|Problems? Is your data what you think it is?|
I think sight of what "plagerism" means is being lost here.
Teachers will get upset if you do *not* plagiarize.
This implies that the pupil is expected to quote from one or more, known (how else would the teacher know that the work was not original?), authoratative sources.
Quoting from authoratative sources does not fall under the definition of plagerism, the essence of which can be summed up by:
Taking, using, and passing off as your own, the ideas or words or work of another.
If the teacher is expecting it to happen, then when it does, they will know it has, because they will recognise the source. There is no deception or misrepresentation involved and therefore the term plagerism does not apply. Even if the reference is uncited, how can it be plagerism if the teacher is expecting it?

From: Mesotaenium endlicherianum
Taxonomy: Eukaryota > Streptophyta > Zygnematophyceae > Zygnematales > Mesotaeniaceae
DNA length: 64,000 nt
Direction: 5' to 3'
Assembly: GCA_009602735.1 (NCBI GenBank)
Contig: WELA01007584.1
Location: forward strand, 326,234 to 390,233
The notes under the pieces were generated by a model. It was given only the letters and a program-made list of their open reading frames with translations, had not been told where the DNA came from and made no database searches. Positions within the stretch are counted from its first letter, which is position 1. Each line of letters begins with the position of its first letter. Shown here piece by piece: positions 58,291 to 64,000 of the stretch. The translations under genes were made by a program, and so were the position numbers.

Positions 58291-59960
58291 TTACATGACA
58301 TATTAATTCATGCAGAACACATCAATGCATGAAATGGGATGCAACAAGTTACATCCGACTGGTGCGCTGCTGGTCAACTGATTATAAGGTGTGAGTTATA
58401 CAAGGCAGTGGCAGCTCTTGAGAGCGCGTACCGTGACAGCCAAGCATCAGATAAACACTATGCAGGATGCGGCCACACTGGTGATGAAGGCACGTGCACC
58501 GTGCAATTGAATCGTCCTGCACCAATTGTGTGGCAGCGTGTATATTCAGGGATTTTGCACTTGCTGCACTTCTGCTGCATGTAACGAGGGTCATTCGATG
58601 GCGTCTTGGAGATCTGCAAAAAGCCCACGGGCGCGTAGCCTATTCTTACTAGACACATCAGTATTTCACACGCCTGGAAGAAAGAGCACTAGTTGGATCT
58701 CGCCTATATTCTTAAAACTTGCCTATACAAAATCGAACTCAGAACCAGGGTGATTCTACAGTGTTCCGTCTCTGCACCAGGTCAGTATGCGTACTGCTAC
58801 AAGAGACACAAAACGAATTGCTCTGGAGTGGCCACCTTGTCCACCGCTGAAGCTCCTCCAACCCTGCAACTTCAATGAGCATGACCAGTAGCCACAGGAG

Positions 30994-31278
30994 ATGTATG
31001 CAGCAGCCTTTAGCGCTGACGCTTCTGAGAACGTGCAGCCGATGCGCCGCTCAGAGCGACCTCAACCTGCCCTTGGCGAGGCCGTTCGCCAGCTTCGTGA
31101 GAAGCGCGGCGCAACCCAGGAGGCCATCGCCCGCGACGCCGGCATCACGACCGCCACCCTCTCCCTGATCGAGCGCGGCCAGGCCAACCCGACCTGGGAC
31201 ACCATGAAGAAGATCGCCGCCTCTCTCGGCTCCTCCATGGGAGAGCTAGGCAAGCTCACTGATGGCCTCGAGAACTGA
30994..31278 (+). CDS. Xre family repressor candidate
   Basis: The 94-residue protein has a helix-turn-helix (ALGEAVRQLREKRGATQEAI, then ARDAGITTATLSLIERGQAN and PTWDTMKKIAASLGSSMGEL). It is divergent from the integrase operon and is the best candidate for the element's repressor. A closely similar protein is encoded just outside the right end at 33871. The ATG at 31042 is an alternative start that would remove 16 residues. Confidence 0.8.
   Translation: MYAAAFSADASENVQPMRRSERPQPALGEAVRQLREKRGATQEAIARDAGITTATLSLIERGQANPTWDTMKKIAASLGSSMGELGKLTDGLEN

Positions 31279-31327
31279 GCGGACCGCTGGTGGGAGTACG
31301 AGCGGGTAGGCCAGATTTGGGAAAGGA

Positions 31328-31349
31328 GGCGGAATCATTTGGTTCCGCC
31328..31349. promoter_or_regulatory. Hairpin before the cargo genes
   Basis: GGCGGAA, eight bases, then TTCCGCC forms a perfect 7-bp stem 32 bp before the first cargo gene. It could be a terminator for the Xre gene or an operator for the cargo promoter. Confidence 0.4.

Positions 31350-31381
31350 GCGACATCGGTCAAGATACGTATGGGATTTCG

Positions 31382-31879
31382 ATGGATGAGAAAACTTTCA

Examine what is said, not who speaks -- Silence betokens consent -- Love the truth but pardon error.
Lingua non convalesco, consenesco et abolesco. -- Rule 1 has a caveat! -- Who broke the cabal?
"Science is about questioning the status quo. Questioning authority".
In the absence of evidence, opinion is indistinguishable from prejudice.